Gunmen in Iraqi army uniforms burst into Red Crescent offices Sunday and kidnapped more than two dozen people at the humanitarian organization in the latest sign of the country's growing lawlessness.
British Prime Minister Tony Blair, in Iraq on his sixth visit since the 2003 invasion, appealed for international support for Iraq's fragile government, saying the bloodshed was being carried out "by the very forces worldwide who are trying to prevent moderation."
Blair and his Iraqi counterpart, Nouri al-Maliki, discussed preparations by British military units in Basra, the main city in southern Iraq, to turn over security to Iraqi forces. Britain expects to withdraw several thousand troops from Iraq next year, despite concerns that Iraqi forces are not ready to keep order on their own.
"Our task ours, the Americans, the whole of the coalition, the international community and the Iraqis themselves is to make sure that the forces of terrorism don't defeat the will of the people to have a democracy," Blair said.
In the latest violence, gunmen in five pickup trucks pulled up at the office of the Iraqi Red Crescent in downtown Baghdad and abducted 25 employees and three security guards from an adjacent building, police said.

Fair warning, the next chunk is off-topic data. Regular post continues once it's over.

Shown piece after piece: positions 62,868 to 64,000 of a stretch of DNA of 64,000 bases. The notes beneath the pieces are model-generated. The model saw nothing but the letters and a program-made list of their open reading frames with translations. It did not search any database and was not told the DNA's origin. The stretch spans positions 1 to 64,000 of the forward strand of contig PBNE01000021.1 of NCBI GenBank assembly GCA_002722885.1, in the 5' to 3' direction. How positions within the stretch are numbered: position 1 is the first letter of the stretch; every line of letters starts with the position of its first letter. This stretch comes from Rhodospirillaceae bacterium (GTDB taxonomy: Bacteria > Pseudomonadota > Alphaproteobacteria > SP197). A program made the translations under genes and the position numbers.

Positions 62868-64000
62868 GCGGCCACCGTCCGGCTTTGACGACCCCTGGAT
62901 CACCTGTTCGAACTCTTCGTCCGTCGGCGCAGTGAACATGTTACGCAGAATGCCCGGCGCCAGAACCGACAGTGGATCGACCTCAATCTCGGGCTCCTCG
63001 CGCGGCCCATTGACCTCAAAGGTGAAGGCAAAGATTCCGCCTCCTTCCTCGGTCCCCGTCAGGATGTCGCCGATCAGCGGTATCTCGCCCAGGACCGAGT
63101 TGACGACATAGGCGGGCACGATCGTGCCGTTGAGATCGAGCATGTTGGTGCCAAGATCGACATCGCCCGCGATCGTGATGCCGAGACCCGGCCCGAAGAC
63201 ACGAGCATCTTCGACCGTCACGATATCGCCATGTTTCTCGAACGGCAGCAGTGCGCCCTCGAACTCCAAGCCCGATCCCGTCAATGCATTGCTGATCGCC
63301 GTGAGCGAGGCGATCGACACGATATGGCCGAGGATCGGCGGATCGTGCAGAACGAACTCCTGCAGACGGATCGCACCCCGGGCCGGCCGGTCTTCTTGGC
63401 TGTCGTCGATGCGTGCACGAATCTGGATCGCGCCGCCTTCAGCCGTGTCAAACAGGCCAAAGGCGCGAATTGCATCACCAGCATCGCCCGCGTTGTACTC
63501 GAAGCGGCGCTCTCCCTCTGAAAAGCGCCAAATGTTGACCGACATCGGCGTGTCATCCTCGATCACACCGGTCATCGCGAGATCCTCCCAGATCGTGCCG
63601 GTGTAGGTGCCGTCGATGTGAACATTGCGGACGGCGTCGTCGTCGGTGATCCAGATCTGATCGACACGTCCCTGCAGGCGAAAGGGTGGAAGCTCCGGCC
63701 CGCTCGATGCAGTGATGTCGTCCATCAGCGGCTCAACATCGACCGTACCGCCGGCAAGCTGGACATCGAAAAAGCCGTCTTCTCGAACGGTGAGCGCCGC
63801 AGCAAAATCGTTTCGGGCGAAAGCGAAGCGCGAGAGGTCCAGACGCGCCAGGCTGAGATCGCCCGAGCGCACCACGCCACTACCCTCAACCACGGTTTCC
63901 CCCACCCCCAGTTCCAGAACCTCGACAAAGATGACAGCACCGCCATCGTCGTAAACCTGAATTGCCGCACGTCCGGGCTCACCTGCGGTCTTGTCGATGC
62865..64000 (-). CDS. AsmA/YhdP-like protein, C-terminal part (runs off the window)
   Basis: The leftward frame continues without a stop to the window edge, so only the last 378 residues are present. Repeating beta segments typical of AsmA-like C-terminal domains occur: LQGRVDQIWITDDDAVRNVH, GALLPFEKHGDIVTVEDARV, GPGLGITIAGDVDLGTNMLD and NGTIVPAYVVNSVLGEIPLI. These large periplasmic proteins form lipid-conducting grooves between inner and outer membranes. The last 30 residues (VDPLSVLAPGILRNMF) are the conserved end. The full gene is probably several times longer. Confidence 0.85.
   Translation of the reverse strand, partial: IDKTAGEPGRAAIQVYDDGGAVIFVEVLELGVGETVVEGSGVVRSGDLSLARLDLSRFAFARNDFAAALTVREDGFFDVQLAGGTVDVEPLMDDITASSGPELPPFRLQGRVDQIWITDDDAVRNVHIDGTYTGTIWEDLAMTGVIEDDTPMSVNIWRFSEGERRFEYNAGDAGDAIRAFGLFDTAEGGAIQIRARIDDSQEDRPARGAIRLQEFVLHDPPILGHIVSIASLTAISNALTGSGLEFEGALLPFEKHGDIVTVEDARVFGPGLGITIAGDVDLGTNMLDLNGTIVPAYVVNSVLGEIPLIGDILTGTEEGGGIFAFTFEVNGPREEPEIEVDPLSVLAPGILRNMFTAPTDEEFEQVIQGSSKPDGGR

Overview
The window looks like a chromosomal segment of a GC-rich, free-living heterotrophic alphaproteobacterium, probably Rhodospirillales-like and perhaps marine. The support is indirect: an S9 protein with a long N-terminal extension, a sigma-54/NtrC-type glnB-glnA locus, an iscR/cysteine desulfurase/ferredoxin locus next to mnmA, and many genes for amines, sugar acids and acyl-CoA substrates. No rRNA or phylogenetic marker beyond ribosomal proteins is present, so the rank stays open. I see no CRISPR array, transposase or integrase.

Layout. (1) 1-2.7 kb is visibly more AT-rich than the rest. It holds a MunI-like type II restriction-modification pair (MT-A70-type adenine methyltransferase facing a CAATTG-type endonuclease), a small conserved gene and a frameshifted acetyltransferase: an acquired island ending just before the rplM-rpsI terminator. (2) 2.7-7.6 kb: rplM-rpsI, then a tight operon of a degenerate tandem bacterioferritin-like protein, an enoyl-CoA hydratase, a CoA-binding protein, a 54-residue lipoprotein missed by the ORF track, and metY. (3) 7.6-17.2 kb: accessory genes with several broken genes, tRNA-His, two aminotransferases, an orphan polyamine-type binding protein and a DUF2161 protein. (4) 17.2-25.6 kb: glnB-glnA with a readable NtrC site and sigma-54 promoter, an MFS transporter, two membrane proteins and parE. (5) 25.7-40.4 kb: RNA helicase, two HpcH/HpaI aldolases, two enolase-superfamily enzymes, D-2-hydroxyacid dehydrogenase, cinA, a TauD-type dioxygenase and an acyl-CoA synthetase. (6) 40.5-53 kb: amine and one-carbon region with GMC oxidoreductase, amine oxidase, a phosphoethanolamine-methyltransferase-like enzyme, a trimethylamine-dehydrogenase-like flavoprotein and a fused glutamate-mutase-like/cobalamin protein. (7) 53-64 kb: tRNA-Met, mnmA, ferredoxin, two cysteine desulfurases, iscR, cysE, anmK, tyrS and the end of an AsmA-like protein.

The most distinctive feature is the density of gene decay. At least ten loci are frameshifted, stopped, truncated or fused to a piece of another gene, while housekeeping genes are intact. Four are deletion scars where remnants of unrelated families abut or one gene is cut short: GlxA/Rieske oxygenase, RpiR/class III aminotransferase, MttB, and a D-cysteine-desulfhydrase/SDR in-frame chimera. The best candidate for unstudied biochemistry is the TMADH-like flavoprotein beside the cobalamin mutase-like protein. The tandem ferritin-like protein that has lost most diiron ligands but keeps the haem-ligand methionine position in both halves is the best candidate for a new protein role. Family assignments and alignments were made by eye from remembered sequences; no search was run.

A Red Crescent official, who spoke on condition of anonymity because of safety concerns, said the gunmen left women behind.
The Red Crescent, which is part of the international Red Cross movement, has around 1,000 staff and some 200,000 volunteers in Iraq. It works closely with the International Committee of the Red Cross, which visits detainees and tries to provide food, water and medicine to Iraqis.
At least half a dozen mass kidnappings have been carried out in the Iraqi capital this year, possibly by armed groups linked to the sectarian conflict between Sunnis and Shi'ites.
(China Daily December 18, 2006)